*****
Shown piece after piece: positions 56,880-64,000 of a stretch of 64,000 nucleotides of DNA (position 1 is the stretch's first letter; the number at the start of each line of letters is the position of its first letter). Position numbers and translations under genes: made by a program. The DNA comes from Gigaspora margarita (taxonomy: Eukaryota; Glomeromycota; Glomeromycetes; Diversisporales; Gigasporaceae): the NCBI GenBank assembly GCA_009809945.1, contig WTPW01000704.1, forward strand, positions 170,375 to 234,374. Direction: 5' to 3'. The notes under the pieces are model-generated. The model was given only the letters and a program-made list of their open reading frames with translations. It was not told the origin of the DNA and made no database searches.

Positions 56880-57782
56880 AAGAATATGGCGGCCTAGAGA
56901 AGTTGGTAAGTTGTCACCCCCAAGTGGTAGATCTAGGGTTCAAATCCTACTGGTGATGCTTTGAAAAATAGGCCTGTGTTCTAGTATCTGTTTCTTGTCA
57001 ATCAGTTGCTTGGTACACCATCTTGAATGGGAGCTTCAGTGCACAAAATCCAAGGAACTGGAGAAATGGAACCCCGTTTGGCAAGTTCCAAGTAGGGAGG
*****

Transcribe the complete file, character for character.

Shown piece after piece: positions 56,880-64,000 of a stretch of 64,000 nucleotides of DNA (position 1 is the stretch's first letter; the number at the start of each line of letters is the position of its first letter). Position numbers and translations under genes: made by a program. The DNA comes from Gigaspora margarita (taxonomy: Eukaryota; Glomeromycota; Glomeromycetes; Diversisporales; Gigasporaceae): the NCBI GenBank assembly GCA_009809945.1, contig WTPW01000704.1, forward strand, positions 170,375 to 234,374. Direction: 5' to 3'. The notes under the pieces are model-generated. The model was given only the letters and a program-made list of their open reading frames with translations. It was not told the origin of the DNA and made no database searches.

Positions 56880-57782
56880 AAGAATATGGCGGCCTAGAGA
56901 AGTTGGTAAGTTGTCACCCCCAAGTGGTAGATCTAGGGTTCAAATCCTACTGGTGATGCTTTGAAAAATAGGCCTGTGTTCTAGTATCTGTTTCTTGTCA
57001 ATCAGTTGCTTGGTACACCATCTTGAATGGGAGCTTCAGTGCACAAAATCCAAGGAACTGGAGAAATGGAACCCCGTTTGGCAAGTTCCAAGTAGGGAGG